In her smile

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Beautiful

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Astronauts can say they've been to space after only passing the 50-mile mark NASA awards its astronaut wings to any individual reaching that altitude. The boundary recognized by many in the space industry is the Karman line at a somewhat arbitrary 62.137 miles. Scientist Theodore von Kármán long ago calculated that at this altitude the atmosphere is so thin that it's negligible, and conventional aircraft can no longer function because they can't go fast enough to get any kind of aerodynamic lift. This 62-mile boundary is accepted by the Federation Aeronautique Internationale (FAI), which sets aeronautical standards. <br />
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Read more: http://wiki.answers.com/Q/How_far_up_does_space_begin#ixzz1kK5fScn6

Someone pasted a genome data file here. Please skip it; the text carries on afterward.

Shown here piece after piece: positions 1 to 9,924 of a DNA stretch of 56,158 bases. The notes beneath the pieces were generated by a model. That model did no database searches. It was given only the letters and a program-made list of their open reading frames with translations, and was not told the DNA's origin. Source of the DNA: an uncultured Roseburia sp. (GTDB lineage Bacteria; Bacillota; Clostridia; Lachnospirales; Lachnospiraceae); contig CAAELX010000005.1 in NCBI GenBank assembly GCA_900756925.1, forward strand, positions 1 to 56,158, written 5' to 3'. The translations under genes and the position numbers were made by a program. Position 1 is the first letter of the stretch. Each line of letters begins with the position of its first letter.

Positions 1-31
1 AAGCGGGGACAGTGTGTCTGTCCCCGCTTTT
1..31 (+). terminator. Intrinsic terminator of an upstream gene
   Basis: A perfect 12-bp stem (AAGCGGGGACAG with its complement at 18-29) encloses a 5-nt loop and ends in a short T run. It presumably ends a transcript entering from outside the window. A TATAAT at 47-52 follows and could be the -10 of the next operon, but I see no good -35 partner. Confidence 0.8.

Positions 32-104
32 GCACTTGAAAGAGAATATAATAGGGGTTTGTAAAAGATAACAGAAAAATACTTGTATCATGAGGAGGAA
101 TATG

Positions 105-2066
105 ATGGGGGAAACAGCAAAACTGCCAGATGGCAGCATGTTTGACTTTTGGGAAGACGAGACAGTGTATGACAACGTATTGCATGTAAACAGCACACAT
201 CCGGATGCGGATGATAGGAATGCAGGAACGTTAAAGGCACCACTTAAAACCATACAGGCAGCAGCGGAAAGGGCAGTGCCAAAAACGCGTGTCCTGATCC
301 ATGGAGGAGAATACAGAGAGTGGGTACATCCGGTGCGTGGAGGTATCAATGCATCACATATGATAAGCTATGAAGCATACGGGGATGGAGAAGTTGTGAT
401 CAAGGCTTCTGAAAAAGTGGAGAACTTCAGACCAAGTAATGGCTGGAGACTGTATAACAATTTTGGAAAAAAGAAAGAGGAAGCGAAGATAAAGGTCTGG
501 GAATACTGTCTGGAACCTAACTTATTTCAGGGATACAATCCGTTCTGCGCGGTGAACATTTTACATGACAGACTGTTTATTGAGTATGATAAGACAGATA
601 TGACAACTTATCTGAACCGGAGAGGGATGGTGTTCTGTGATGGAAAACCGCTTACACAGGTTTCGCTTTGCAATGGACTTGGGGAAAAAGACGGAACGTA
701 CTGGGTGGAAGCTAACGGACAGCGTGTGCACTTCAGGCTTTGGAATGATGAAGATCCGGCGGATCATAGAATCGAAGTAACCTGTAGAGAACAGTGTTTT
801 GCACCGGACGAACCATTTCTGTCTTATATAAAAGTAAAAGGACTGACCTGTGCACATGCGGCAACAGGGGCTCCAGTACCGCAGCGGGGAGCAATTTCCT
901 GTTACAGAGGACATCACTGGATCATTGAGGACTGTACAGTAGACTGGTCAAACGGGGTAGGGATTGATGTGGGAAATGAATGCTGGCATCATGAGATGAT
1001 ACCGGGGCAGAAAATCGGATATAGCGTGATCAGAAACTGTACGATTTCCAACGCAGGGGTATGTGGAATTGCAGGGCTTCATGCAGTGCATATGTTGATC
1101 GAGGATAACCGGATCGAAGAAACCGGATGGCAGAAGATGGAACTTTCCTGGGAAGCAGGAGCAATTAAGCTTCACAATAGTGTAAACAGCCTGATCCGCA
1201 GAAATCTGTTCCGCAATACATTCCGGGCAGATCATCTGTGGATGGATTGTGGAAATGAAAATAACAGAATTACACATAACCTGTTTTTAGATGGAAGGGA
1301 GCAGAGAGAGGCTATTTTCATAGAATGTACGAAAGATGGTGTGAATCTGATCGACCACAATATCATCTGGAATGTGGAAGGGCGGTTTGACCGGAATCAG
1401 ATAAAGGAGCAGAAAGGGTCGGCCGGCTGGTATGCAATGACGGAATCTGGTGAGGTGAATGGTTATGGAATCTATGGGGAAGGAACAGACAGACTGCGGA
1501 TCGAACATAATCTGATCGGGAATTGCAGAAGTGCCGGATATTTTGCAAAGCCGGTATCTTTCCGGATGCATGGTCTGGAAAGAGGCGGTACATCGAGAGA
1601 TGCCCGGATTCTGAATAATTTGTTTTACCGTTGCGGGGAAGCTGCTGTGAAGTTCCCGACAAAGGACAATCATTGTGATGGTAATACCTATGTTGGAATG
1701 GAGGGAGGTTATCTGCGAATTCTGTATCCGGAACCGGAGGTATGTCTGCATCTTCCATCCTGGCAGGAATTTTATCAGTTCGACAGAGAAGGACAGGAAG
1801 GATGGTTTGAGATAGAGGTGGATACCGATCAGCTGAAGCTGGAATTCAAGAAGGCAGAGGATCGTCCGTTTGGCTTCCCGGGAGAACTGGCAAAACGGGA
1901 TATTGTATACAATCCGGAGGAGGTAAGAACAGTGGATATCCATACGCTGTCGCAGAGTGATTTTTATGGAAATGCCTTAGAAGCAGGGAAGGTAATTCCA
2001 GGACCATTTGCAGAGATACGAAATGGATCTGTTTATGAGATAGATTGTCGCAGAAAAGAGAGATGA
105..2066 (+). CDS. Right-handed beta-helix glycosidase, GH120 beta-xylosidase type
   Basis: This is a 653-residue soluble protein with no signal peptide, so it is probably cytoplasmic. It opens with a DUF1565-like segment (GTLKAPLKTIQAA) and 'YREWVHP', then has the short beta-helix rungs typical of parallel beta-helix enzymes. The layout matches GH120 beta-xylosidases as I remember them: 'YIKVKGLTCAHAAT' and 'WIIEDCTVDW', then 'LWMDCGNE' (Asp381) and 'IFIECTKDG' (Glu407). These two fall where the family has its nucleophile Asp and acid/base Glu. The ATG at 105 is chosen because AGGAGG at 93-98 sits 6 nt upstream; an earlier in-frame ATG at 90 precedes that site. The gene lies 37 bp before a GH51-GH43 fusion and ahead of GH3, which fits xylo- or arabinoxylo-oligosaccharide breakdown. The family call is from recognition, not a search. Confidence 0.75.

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The sky is everything "above" the earth (there is no standard regarding the "distance" factor). In other words, the exact starting point depends on each person's perspective (although the sky is commonly understood to be "reasonably far" from us, which is not an ob<x>jective definition at all). On the other hand, if you use the word "sky" as a synonym for the word "atmosphere," it starts where the earth's crust ends.

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If its not Land... or Sea... It's sky....

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At the same place it ends. Just like a circle. No real beginning, no real end.

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the strettford end

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i think the ozone hole is over oz....

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Where the earth ends.

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japan land.

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